"There is no excellent beauty that hath not some strangeness in the proportion" Francis Bacon 1561-1626


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Saturday, 30 January 2010

Signs of Spring: American Robins

I have been tidying up my work room today and found some sketches that I made last week.  I had been to Leu and sketched these birds, then had got sidetracked by bee stuff and forgot all about them. Also I had no idea what they were. 

It was a nice sunny day after all the cold weather and I heard the birds before I saw them. Flocks, of what seemed like hundreds, were wheeling round and round, screeching and chattering, something that I haven’t seen here at the Gardens before. The action appeared to be centered around the huge camphor trees which line one of the walkways and as I came closer I could see the birds were busy eating the little black berries. They then flew off to the nearby path to drink from a puddle of water and then rushed back to the tree again for more berries.

You can hardly see the Robin sitting on the branch, but you can see all the camphor berries!

bird in treesm

The ones on the ground were quite distracted while drinking so I was able to do a few sketches and could see they had reddish breasts and a white ring around the eye…

bird sketchessm jpg

I know that my USA readers will probably be aghast at my ignorance, but please don’t forget that I am a Brit, so the word “Robin” to me means a little chirpy little bird  that comes and  sits on your wheel barrow in the garden. These American Robins are big! and I now know they are members of the Thrush family  

Gathering for migration

But what is most interesting to me is that I realise now I was probably seeing these nice little birds getting ready for a northerly migration, stocking up and getting fit and fat, although some do seem to stay in their own neigbourhood over the winter. While I was researching I found this website: American Robin,Journey North where you can track the Robins’ journey north and participate in recording their progress.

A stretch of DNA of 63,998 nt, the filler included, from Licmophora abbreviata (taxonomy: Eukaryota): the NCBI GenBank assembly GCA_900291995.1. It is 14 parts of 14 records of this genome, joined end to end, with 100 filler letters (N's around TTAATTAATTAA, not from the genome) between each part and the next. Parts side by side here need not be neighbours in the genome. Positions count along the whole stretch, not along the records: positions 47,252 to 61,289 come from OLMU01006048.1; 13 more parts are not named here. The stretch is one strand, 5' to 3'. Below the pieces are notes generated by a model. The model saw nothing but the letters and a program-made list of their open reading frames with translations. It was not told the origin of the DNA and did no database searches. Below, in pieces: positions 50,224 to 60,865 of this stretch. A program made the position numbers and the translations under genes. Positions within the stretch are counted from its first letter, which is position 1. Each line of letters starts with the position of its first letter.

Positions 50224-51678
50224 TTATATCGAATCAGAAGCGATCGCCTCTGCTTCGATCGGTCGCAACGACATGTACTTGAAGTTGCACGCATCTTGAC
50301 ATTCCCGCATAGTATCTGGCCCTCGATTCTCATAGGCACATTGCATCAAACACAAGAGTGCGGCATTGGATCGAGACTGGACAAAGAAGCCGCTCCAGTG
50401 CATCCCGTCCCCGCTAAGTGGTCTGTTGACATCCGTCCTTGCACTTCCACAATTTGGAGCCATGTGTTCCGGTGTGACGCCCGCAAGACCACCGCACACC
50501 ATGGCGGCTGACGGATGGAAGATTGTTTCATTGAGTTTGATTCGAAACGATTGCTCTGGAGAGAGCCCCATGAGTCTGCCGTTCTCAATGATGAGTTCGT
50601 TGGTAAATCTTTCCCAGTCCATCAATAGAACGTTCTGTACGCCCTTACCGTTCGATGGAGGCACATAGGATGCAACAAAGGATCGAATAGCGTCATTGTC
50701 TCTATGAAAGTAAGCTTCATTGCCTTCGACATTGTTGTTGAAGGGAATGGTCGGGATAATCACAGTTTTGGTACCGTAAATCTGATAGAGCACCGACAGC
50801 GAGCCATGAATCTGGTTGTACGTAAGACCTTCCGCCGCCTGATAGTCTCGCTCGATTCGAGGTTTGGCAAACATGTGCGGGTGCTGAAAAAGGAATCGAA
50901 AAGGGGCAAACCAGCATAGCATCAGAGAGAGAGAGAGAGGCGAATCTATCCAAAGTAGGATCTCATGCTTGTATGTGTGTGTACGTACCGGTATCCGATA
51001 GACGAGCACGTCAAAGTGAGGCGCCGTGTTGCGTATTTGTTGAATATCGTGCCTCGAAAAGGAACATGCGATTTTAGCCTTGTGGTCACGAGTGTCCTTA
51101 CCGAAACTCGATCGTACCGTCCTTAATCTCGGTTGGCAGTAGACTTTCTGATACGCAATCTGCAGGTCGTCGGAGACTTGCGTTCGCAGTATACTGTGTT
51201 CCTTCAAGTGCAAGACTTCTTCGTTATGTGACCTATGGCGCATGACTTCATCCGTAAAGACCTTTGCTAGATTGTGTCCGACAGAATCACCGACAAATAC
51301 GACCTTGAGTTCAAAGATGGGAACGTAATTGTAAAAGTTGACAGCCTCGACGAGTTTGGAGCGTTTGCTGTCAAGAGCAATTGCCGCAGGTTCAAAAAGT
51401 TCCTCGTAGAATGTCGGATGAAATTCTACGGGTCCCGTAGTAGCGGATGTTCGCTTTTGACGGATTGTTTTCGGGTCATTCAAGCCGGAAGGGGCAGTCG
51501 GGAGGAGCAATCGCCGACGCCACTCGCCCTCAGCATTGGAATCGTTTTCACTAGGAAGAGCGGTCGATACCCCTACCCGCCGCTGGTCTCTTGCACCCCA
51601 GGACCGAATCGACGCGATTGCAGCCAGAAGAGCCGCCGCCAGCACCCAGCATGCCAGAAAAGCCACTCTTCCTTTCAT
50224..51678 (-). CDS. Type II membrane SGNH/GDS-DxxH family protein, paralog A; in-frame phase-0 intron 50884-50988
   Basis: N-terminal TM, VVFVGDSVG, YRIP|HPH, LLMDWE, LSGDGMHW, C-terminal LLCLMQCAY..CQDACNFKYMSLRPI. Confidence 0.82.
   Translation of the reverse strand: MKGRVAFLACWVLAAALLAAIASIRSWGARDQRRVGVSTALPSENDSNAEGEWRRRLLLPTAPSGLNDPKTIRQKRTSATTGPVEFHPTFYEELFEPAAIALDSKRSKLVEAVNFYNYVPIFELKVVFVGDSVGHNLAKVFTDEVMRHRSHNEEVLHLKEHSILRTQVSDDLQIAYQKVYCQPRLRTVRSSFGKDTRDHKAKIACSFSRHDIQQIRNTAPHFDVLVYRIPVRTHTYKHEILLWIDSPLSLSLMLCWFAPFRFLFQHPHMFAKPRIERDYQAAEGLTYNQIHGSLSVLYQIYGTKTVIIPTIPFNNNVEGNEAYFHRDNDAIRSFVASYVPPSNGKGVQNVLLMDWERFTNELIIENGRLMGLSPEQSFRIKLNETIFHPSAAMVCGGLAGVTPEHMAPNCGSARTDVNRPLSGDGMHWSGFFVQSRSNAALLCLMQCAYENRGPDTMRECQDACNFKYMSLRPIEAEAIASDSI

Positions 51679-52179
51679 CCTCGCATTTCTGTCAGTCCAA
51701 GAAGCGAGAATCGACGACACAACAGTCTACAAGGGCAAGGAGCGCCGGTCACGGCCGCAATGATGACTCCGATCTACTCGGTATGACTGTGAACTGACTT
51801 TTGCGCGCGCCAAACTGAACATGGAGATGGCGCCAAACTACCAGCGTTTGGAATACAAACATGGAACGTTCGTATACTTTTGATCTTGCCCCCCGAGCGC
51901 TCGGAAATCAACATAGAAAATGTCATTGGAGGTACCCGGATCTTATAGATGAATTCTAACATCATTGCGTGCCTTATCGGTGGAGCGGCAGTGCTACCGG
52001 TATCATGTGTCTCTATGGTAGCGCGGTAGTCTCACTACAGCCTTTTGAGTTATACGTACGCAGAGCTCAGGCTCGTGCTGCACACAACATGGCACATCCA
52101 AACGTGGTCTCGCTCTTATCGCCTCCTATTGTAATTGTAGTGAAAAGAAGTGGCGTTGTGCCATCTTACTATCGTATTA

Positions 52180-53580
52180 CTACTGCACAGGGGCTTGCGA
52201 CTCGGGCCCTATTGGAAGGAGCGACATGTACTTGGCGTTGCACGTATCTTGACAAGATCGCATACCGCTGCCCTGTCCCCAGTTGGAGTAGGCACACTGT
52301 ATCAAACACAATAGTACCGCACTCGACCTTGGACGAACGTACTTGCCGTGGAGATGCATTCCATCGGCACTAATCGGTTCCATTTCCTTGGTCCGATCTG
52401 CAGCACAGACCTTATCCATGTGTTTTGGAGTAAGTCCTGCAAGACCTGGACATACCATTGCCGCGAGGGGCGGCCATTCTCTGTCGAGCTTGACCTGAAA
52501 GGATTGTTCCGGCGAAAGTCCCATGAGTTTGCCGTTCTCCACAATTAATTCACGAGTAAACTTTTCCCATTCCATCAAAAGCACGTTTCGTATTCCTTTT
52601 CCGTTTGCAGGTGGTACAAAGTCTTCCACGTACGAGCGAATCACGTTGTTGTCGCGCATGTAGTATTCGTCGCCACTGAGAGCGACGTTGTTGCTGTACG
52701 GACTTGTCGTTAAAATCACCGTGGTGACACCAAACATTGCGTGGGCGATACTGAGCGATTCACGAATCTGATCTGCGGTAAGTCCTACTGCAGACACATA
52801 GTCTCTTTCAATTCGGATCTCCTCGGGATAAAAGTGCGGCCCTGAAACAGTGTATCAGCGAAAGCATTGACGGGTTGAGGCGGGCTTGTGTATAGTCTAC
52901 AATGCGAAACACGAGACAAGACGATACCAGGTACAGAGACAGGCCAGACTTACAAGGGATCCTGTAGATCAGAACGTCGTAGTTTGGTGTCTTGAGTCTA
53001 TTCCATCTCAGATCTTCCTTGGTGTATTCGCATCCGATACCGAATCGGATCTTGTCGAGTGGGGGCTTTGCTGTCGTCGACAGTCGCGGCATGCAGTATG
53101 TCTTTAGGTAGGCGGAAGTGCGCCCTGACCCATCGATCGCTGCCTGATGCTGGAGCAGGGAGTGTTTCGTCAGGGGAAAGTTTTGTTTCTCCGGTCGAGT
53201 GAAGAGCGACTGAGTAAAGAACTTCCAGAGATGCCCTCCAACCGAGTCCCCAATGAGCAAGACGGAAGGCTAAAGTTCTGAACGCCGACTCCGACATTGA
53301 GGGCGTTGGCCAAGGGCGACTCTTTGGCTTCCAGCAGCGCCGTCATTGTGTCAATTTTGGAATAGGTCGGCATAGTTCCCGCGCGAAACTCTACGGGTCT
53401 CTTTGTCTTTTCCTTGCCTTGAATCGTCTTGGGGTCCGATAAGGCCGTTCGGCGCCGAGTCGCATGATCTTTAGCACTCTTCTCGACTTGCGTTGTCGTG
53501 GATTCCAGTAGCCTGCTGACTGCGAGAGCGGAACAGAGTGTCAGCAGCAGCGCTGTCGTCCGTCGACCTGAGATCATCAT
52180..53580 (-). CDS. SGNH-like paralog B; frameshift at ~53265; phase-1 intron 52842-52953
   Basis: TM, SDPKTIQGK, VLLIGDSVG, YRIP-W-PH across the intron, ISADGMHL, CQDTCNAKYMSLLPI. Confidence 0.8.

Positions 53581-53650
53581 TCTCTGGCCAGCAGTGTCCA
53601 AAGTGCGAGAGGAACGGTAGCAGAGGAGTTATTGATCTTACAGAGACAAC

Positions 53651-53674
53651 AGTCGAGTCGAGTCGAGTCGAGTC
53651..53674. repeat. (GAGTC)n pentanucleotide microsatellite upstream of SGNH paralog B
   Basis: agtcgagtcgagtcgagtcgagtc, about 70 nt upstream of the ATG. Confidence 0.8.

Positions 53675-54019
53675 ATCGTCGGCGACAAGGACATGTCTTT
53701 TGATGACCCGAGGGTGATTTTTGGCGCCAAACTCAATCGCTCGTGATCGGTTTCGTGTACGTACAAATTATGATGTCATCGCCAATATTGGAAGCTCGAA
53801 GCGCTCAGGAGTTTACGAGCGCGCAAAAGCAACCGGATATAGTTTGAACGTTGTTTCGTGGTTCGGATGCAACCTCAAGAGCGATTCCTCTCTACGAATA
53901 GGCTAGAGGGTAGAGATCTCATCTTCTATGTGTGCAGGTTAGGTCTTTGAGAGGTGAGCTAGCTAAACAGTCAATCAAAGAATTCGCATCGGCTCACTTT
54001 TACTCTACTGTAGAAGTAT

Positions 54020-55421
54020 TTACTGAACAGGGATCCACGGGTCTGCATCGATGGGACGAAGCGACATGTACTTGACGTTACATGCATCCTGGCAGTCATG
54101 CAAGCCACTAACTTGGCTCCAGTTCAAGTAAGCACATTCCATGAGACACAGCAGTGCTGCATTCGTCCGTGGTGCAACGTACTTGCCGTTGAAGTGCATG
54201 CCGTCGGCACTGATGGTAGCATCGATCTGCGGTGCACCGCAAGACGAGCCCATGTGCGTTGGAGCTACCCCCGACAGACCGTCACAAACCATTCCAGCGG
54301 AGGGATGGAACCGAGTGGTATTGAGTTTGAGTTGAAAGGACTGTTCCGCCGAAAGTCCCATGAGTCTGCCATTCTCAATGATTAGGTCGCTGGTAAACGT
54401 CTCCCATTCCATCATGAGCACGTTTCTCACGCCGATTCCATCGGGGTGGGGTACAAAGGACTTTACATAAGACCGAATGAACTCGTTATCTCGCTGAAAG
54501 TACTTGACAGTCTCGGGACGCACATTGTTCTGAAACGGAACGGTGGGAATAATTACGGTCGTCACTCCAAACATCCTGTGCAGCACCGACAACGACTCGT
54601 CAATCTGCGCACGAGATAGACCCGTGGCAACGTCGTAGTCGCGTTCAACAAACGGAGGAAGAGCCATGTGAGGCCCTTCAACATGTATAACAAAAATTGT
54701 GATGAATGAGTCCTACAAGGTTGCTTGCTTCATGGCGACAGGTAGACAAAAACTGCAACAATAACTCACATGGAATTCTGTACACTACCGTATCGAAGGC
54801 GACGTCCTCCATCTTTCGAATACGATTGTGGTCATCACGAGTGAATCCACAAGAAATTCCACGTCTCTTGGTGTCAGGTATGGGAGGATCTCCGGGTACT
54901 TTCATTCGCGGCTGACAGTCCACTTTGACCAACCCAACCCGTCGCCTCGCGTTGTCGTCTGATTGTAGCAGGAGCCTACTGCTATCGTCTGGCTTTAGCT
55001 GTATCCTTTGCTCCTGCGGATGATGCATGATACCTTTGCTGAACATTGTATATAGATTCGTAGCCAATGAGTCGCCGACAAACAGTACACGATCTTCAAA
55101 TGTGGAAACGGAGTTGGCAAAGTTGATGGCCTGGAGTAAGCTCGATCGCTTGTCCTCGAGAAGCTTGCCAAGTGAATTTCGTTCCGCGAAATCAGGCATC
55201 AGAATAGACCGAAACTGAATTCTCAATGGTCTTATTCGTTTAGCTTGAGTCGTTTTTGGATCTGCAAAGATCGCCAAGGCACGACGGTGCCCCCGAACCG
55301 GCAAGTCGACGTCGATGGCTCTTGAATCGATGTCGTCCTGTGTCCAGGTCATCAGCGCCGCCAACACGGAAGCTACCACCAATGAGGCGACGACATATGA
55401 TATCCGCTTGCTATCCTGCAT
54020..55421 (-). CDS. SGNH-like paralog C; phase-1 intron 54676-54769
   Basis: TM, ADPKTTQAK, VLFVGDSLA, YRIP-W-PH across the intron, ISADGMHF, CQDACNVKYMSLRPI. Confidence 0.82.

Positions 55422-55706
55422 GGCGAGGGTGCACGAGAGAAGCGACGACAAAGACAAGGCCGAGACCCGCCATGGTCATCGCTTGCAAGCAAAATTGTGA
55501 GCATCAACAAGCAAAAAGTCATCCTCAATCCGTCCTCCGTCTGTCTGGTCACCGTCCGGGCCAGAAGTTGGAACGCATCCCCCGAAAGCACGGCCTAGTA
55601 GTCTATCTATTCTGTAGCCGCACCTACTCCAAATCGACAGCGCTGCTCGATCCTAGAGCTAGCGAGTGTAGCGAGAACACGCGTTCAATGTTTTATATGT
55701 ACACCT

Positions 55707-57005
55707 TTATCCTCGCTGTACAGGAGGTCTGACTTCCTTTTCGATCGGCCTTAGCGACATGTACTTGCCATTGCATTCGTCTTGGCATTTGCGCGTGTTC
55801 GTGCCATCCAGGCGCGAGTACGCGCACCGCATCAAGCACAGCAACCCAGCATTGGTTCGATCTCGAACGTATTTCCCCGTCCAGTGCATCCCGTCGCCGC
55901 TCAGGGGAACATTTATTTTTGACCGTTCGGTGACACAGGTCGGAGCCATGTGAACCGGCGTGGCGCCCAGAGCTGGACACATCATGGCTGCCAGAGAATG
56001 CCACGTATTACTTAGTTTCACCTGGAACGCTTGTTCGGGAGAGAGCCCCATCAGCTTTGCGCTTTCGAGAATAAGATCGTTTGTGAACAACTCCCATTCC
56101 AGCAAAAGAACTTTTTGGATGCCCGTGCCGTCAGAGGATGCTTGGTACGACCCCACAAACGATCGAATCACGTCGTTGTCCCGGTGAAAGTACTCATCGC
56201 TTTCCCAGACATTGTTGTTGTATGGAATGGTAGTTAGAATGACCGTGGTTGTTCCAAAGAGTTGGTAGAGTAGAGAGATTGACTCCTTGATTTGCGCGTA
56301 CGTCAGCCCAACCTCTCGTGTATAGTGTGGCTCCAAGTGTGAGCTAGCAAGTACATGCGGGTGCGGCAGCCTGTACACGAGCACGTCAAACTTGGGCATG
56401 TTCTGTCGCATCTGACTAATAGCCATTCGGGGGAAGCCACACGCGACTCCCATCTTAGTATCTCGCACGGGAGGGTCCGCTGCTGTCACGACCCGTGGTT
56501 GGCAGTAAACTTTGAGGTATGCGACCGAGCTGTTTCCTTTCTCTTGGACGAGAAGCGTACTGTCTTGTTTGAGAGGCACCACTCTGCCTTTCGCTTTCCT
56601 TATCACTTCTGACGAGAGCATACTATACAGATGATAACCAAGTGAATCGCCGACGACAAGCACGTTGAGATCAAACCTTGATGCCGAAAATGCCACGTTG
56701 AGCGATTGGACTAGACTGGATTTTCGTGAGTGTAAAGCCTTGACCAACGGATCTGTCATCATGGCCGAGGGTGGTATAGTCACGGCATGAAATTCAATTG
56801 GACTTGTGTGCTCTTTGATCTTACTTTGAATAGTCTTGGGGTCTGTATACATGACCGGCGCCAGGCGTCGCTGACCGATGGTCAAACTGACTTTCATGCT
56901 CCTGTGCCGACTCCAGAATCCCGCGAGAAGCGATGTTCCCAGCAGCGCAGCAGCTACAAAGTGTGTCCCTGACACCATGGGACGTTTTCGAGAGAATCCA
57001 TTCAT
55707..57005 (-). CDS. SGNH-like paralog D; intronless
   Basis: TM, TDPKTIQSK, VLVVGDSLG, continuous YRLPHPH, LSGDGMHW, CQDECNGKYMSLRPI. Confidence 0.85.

So, three little Heralds of Spring especially for my northerly, ice and snow bound, blog readers. I want you to know that the Florida Robins are looking well and will soon be on their way!!

am robins sm


Unknown said...

I haven't seen any robins this winter (we have a few overwinter in the woods every year). But with the owl having put in an appearance, I haven't seen many songbirds the past day or so, except up close to the house feeders. Today we're being stormed upon so the birds are all in the woods sheltering. Wish that worked for us, too.

Anna Flowergardengirl™ said...

It's a chirpy bird to me too ;) and you make it even more so.

Amy said...

I enjoyed your post and your bird sketches. Love the three little Heralds of Spring! I would love to be able to sit down and draw something like that... :)

John said...

Please let little Robin Red Breast know that there will be fields full of nice, juicy worms to feed their babes, and that's it's okay to build a new nest under the deck again this year.

Dan said...

Yes, apart from the red breast, these don't look much like the UK robin. It's a lovely watercolour, and I love the preliminary sketches too. It's the RSPB's Big Garden Birdwatch this weekend in the UK, so a very apt post!
Best wishes

Meems said...

I've really enjoyed watching (and hearing especially) the American Robin activity the past few weeks. They seem to have a daily pattern of making their way around our neighborhood to the available camphor trees. I'm so happy I have two huge berry filled trees for them to flock to. They made quick order out of the American Beautyberry as well. Love your sketches... I could barely get a photograph until the berries fell to the ground and the Robins followed them.

Adrian Thysse said...

Nice to see our little friends staying warm down south. It will be a few months before we see our first Robin up here in Edmonton.

Shady Gardener said...

What a nice post. And, yes... thanks for reminding me that you are indeed a "Brit." ;-)

Those Florida robins may be preparing to fly north, but almost every year they arrive here too early and it makes me worry! Hopefully they wait a long while this Winter. We seem to be getting plenty of ice, snow, and Very Cold temps!

I love that you seem to always have a sketch book handy. I want to be more like you! :-)

Jean Campbell said...

They were here a few weeks back, feasting on juniper berries.

Love your sketches.

sharp green pencil said...

Thank you all so much ..I can see the robins have struck a chord. I hope I get to see them again, especially now I know what they are!
I wish I could send you snow bound northern friends some Florida sunshine but its cold and grey here today.

Gabrielle said...

I can't wait to see the robins back! Thanks for the preview of Spring (still a good few months off yet).

The British blackbird reminds me of the American robin, but neither compares to the wonderful British robin. I adore British robins. Such personable birds!

sharp green pencil said...

HI there Gabrielle, yes the Uk robins are very sweet and no one has yet explained to me why they are so "tame". But I was delighted to see these American Robins too. Hope spring gets too you in the not too distant future!